The answer to how many practice hours: he's lucky if he can get in three hours a day but in his "heyday" he was up to eight or nine. As far as listening to music, he prefers to do other relaxation activities like yoga and reading.
Cafaro said his schedule is usually too busy for much relaxing. He does frequent visits to schools, nursing homes and other community organizations back home. He volunteers all his time to spread his message of music and it was at one of these presentations four years ago, that he had a very special experience.
"I played a recital at a retirement community and an elderly gentleman came up to me afterwards and wanted to know if I wanted to see his old cello. I went to his room and saw it, played it and it was amazing. He said when his time comes, he didn't want to see it lined up in daughter's attic; he wanted someone like me to have it and play it and be entrusted with it," said Cafaro. "About a year ago he had cancer and could no longer play so he gave me his instrument, which is an old Italian piece far more valuable than my house; I would never have been able to attain an instrument like this on my own means."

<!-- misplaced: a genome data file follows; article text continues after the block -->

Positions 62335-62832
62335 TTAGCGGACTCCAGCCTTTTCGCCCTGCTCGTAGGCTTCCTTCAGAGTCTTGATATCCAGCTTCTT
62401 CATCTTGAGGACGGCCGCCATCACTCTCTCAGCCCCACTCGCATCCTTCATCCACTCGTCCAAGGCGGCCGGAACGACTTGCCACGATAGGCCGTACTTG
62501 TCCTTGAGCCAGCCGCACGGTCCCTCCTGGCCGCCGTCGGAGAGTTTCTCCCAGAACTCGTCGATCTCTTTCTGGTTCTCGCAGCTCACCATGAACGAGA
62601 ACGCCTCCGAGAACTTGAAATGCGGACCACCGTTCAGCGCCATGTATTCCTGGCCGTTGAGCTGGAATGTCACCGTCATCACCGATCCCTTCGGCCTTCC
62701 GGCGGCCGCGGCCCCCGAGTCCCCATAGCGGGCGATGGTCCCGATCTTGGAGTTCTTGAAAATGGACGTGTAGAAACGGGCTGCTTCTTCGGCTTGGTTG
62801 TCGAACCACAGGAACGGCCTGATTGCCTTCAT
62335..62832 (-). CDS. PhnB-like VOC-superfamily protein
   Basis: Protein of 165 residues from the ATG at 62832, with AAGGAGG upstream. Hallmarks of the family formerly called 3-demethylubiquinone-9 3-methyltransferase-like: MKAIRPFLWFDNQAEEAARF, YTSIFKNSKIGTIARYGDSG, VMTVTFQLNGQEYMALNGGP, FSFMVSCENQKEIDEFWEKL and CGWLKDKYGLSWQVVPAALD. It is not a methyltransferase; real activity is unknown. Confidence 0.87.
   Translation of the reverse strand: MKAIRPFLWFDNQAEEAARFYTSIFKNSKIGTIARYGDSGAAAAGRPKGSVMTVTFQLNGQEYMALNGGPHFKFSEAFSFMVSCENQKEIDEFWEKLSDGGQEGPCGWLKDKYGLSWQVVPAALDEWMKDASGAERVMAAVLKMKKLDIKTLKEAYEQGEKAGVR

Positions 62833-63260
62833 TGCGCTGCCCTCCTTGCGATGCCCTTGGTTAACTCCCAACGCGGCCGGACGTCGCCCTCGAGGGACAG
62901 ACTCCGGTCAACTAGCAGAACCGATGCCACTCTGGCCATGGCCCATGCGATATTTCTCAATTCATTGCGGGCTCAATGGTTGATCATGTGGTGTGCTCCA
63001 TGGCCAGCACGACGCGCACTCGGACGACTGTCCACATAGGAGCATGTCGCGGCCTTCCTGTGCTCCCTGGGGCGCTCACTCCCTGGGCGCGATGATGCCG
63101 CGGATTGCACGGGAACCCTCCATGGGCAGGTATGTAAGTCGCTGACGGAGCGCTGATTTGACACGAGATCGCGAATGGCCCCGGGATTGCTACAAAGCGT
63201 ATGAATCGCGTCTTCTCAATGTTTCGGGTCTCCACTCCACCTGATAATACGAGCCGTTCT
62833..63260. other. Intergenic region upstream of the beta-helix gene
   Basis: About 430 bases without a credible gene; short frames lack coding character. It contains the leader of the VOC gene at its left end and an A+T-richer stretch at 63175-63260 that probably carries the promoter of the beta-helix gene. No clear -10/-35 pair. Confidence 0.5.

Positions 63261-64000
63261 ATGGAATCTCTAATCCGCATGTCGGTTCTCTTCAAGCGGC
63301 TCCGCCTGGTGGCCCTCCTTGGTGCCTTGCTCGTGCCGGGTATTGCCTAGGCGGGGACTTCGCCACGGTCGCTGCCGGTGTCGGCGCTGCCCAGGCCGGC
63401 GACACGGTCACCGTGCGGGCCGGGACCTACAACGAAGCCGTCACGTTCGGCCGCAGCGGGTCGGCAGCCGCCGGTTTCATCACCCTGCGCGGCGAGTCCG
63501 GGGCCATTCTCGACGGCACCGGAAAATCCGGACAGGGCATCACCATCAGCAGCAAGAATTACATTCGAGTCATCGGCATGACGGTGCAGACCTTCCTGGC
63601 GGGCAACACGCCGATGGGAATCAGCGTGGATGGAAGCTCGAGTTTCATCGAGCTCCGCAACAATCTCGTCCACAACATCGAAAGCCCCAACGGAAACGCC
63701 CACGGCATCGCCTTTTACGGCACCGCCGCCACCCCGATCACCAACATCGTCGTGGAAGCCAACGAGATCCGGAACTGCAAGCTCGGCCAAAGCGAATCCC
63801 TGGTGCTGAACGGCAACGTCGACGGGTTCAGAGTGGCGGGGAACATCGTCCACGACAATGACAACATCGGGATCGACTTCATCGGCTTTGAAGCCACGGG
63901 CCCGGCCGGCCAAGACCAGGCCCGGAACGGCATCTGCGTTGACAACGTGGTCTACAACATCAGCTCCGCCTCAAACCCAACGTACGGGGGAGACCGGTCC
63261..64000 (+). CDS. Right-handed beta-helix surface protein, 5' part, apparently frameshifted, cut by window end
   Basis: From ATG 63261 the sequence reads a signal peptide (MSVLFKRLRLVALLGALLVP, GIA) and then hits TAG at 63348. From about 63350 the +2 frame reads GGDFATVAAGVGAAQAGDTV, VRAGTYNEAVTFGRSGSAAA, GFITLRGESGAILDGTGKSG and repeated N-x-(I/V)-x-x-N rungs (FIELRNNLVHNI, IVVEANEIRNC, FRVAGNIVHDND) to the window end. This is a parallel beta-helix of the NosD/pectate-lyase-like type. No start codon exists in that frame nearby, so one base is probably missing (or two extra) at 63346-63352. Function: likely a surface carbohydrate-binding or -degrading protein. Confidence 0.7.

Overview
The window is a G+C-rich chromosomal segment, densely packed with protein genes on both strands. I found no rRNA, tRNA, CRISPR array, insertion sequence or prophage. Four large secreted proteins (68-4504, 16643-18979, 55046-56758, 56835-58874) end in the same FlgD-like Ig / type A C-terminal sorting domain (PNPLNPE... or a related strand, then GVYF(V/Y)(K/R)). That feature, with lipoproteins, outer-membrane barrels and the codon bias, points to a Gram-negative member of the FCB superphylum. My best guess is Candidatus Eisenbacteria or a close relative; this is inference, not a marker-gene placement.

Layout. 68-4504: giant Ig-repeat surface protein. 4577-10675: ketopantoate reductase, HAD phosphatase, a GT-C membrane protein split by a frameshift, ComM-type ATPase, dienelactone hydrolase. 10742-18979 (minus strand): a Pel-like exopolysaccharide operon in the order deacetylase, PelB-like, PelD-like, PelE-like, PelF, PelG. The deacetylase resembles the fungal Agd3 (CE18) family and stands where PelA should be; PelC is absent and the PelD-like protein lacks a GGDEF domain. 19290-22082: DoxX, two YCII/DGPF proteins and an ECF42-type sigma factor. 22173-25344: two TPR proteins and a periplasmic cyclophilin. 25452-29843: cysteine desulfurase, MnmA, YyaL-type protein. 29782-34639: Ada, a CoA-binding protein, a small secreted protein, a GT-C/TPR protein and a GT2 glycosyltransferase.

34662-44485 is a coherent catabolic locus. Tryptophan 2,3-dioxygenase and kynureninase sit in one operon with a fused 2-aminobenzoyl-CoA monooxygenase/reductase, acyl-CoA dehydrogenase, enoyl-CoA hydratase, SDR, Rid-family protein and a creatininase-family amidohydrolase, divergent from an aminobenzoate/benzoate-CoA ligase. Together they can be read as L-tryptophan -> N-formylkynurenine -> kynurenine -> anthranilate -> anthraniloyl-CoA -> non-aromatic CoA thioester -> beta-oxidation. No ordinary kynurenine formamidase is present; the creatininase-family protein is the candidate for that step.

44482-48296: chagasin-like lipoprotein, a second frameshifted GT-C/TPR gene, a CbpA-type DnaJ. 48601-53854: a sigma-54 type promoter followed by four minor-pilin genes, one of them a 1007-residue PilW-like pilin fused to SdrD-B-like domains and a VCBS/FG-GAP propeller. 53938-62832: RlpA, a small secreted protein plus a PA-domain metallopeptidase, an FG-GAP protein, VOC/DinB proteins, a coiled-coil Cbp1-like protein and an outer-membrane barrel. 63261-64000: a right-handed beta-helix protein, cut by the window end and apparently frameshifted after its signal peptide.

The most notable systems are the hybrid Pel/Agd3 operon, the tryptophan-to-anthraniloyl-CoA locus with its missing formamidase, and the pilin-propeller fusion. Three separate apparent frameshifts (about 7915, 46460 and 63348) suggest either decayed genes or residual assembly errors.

Cafaro said one thing he learned from that man was, "the only thing you can take with you in the end is what you are given" and that's how he's treating this gift.
"I don't own this [cello], I'm its caretaker for my lifetime. Someday I'll find someone to be caretaker for this instrument as well, when I'm gone," said Cafaro.
It may seem like Cafaro's appreciation and dedication to music runs deep, but he said he wasn't even serious about the cello until after his experience at SPAC.